Maj. Robert Lapham won a Silver Star for
one of the most important bombing attacks
of the war. Despite heavy enemy ground fire,
he successfully broke a heavy siege upon   
U.S. troops near the demilitarized zone
(DMZ). He is believed to have died in the
mission when the A1E Skyraider he was
piloting apparently was hit and exploded
with a half-load of bombs aboard. His plane
apparently was hit by machine gun fire that
had forced the three other planes he was
leading to turn back.

Neither Lapham's body nor wreckage of the
aircraft was found. The Air Force described
the mission as one of "extraordinary
achievement".


When the war ended, refugees from the
communist-overrun countries of Southeast
Asia began to flood the world, bringing with
them stories of live GI's still in captivity in
their homelands. Since 1975, over 6000 such
stories have been received. Many authorities
believe that hundreds of Americans are still
held in the countries in Southeast Asia.

The U.S. Government operates on the
"assumption" that one or more men are
being held, but that it cannot "prove" that
this is the case, allowing action to be taken.
Meanwhile, low-level talks between the U.S.
and Vietnam proceed, yielding a few sets of
remains when it seems politically expedient
to return them, but as yet, no living American
has returned.

Robert Lapham's wife died five years after
he went missing. She never knew for sure
whether he died or just disappeared.

Robert's sister, Helen, died in the early 90's,
still bravely fighting for information on her
brother. In death, with the Lord, she may
have found the answers she sought.
A-1E Skyraider After
Bombing Run
Photo: Paul T. McClellan,
Jr.; Date: 1965
Maj. Robert Granthan Lapham
Back row: unknown, Maj Robert "Bob" Aycock, Maj Griffith, unknown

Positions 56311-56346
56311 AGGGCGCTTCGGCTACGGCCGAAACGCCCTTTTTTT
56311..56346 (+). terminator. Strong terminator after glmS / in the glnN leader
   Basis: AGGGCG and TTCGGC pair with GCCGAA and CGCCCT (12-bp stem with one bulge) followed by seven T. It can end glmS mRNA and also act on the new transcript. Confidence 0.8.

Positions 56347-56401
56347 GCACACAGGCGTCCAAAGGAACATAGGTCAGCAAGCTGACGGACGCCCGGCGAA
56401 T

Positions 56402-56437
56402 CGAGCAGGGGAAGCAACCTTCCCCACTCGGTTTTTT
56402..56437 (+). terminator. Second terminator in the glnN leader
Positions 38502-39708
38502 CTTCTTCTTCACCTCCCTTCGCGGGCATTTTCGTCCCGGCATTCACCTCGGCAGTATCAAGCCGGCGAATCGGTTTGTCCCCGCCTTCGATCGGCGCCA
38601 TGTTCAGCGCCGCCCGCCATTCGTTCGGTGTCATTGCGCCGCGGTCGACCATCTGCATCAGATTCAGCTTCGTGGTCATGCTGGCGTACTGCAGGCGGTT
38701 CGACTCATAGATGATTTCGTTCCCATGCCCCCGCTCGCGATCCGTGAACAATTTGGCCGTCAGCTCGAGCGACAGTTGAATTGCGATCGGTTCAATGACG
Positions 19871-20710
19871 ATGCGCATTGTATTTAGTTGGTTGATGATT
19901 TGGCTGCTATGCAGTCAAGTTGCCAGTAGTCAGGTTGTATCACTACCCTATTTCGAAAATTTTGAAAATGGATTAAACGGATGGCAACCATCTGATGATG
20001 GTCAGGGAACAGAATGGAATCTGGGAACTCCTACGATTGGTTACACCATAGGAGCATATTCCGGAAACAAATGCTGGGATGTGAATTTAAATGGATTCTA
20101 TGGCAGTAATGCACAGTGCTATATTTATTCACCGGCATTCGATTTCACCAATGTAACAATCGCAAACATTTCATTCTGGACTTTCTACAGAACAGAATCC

Front row: LtCol Ruscitto, Maj Duffy, Maj Robert G. Lapham (KIA 68/02/08),
Capt Perkins
Tribute for:  Robert Lapham  (Marshall,
MI)  
Tribute left by:  Jerry Bradley (Auburn, WA)

It is an honor and a privilege to share my
hero, my stepfather, Major Robert G
Lapham. Flying an A1-E Skyraider in close
ground support, Major Lapham gave his
life in the defense of a US Army Infantry
position at Lang Vei, Vietnam, in February
1968. For his courageous sacrifice, he
was awarded the Silver Star. In his own
words, written to me just prior to his
death,"I think there are a lot of guys still
alive, because of what I have done".
Please join me in remembering him.
Air Force memorial Foundation
AIR FORCE HEROES: TRIBUTE GALLERY
Air Force Pilot Missing
From Vietnam War is
Identified


     The Department of Defense
POW/Missing Personnel Office
(DPMO) announced today that the
remains of a U.S. serviceman,
missing from the Vietnam War,
have been identified and returned
to his family for burial with full
military honors.

      He is Maj. Robert G. Lapham,
U.S. Air Force, of Marshall, Mich.
He will be buried Friday in
Arlington National Cemetery near
Washington, D.C.

      On Feb. 8, 1968, Lapham was
flying the lead A-1E Skyraider in a
flight of two in Quang Tri Province,
Vietnam. The aircraft were alerted
to join an airborne forward air
controller to destroy enemy tanks
that had overrun the Lang Vei
Special Forces Camp. After
completing one pass on the
tanks, Lapham was nearing his
target on the second pass when
he crashed. The crew of the other
aircraft involved in the mission
reported seeing no parachute.

      Between 1993 and 1998, joint
U.S./Socialist Republic of Vietnam
(S.R.V.) teams, led by the Joint
POW/MIA Accounting Command
(JPAC), traveled to Quang Tri
Province two times to investigate
the incident and interview
witnesses. One team also
surveyed the crash site and found
aircraft wreckage.

      In 2003, another joint team
investigated the incident and
resurveyed the crash site. The
team found more wreckage and
pilot-related evidence, including
Lapham’s identification tag.

      Between 2004 and 2006,
JPAC teams traveled to Quang Tri
Province four times to excavate
the crash site. The teams
recovered human remains,
aircraft wreckage and pilot-related
items.

      Among other forensic
identification tools and
circumstantial evidence,
scientists from JPAC also used
dental comparisons in the
identification of the remains.

      For additional information of
the Defense Department’s
mission to account for missing
Americans, visit the DPMO web
site at http://www.dtic.mil/dpmo or
call (703) 699-1169.